How do the 'pros' model?

Heyos :slight_smile:

Well… whenever I start out with a new ‘toy’, be it a modeling tool, a tablet, Ratemydrawings, Second Life… whatever, I want t learn immediately how to do everything (As happens with so many people lol)

I know that that is not going to happen, I’m pretty patient, and happy with what I’m learning so far… a lot more than I expected considering all I’d seen and heard about Blender’s unfriendly UI (Now I love it…lol)

Anyway, back to the point.

I know a couple ways of doing things…like the noob to pro gingerbread man (Box, extrude boxes for limbs and whatnot) and the noob to pro low poly head (Plane, extrude, subdivide, extrude for depth), but that’s about it, and when I come to something like making a full character, I’m not sure how to go about it. The gingerbread method would be unwieldy for the head, and would need more detail, and the low poly head method isn’t detailed enough and subdividing only goes so far as far as I can tell.

So, I’m wondering how people who have a lot of experience model… not worrying so much about materials and whatnot for now, just the modeling, like how a Blender ‘pro’ would go about some things.

What would be ideal is just a video of someone modeling something in Blender, not a tutorial, just someone modeling a semi-complex scene or object/character.

Would anyone here happen to know of such a thing, or be willing to describe a bit of how they go about things?

Honestly, I know that there’s a lot more for me to learn, and that I can do more than I think with what I know, but I just can’t seem to get my imagination going on methods… I’m not trying to learn everything now, just wondering how people who’ve been at it a long time would do it.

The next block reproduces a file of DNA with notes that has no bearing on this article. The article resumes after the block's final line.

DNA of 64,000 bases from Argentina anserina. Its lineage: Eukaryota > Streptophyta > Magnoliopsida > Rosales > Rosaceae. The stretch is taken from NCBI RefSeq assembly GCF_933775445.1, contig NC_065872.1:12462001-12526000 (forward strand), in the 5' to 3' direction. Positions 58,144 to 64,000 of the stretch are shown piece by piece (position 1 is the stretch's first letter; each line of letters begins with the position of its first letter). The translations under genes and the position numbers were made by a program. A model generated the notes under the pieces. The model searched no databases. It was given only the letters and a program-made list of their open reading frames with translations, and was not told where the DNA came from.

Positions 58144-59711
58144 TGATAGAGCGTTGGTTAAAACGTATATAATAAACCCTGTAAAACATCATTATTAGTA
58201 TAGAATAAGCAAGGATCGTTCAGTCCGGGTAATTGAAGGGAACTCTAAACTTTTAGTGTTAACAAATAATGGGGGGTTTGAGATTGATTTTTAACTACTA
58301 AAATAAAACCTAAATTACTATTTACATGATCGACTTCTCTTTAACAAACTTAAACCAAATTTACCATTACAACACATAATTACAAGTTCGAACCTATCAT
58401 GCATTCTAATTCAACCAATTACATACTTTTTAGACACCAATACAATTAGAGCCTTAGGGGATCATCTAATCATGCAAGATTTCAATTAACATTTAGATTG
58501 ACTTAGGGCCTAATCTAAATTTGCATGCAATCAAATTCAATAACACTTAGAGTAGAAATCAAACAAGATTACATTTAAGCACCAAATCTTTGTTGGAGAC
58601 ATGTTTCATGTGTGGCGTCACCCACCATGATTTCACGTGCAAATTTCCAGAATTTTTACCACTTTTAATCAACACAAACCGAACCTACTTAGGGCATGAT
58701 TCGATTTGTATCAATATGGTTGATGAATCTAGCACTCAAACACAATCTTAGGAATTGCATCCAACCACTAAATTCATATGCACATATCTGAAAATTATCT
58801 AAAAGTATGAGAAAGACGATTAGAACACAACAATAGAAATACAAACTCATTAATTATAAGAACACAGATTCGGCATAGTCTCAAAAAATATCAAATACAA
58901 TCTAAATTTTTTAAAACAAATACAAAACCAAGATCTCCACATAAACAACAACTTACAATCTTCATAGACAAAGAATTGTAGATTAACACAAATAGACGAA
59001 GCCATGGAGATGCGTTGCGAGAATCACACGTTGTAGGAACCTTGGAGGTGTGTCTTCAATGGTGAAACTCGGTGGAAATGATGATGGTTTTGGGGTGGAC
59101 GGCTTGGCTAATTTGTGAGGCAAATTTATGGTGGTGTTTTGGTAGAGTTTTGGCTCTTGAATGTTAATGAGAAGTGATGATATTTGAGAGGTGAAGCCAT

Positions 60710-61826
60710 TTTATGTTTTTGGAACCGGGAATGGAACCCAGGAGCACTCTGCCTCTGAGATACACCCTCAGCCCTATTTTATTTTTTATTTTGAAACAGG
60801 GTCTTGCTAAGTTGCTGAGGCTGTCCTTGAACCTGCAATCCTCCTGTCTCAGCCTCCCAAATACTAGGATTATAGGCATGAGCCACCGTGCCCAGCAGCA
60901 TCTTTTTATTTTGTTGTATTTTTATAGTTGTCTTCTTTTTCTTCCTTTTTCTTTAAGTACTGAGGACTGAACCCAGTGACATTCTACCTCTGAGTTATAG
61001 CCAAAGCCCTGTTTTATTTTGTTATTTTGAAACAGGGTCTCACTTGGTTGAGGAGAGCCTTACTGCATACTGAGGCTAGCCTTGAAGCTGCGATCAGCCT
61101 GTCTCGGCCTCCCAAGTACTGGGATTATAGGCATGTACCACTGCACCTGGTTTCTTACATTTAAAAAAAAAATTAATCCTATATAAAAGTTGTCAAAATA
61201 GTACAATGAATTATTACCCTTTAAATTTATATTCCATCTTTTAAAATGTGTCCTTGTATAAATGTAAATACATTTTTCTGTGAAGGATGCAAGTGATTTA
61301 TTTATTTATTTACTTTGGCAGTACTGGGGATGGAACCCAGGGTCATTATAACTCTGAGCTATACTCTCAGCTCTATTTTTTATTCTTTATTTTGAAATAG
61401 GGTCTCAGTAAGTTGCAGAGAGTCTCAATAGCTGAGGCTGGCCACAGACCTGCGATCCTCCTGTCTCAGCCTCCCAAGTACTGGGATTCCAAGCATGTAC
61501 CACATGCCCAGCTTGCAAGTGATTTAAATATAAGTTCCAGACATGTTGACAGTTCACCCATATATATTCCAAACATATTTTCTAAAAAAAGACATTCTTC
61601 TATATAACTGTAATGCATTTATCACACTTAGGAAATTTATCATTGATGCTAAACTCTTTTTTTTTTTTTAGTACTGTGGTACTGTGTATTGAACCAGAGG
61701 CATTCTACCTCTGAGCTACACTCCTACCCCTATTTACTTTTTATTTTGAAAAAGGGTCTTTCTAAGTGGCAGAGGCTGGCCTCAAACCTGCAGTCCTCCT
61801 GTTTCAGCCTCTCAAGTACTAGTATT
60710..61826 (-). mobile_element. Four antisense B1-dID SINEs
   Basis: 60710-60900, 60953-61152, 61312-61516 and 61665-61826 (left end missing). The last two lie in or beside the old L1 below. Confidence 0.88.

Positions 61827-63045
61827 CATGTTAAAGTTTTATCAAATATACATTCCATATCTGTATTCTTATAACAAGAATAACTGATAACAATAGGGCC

Thanks for any and all replies!

A few gold priciples and a lot of dirty tricks

For one, it is very difficult to imagine all the details of a character and model them one by one until the full character with all the little details are modeled to satisfaction. You would usually start by roughing out the model and then refine the model progressively by adding details over the rough model. The other benefit of this method is that you will not spend time modeling useless details.

The Low Poly head from Noob to Pro is not suitable for proceeding that way though. It is a nice exercise but the mesh topology is weak.

I’m no pro, but I have seen pro’s at work. I can tell you they all use just about every style of modeling I have seen out there. Mainly it depends on two things, what the model is going to be and the modelers personal preference. It’s probably quicker to box model something that is, well boxy in shape, than it is to extrude edges.

Personally, I like to extrude, I feel like I have more control over the final poly count (this comes from working on game models), it takes a little longer, but its well worth it. I know there is going to be some disagreements with my statement, but thats how it will always be, some people just model differently than others.

Most movie characters are done by traditional sculptors that are then scanned by 3D hardware to produce a dense mesh that the modeler “cleans up”.

I’m not a pro, but I have some experience with character modeling, at least. I always start modeling with a perspective drawing of a head or a body or an object, whatever, from at least 2 perspectives, then just play connect-the-dots.

Take a look at Jonathan William’s Montage Studio. He’s one of the Blender pros, and there are some great tutorials for modeling characters, as well as some work flow videos. He also sells a couple of DVDs, one for the head and one for the body. I don’t work for him and I’m not on commission, honest, but they are good.

His head tutorial was the very video that turned me on to blender. Before it, I was using 3ds max and doing block modeling. The subsurf modeling in the video seemed amazing to me. It was like modeling with NURBS, but more efficient. Good stuff there.

Awesome! THanks all!!

I’ll be using that Montage Studio…like…religiously for the next couple days most likely… the time lapse is awesome!
Thankies again!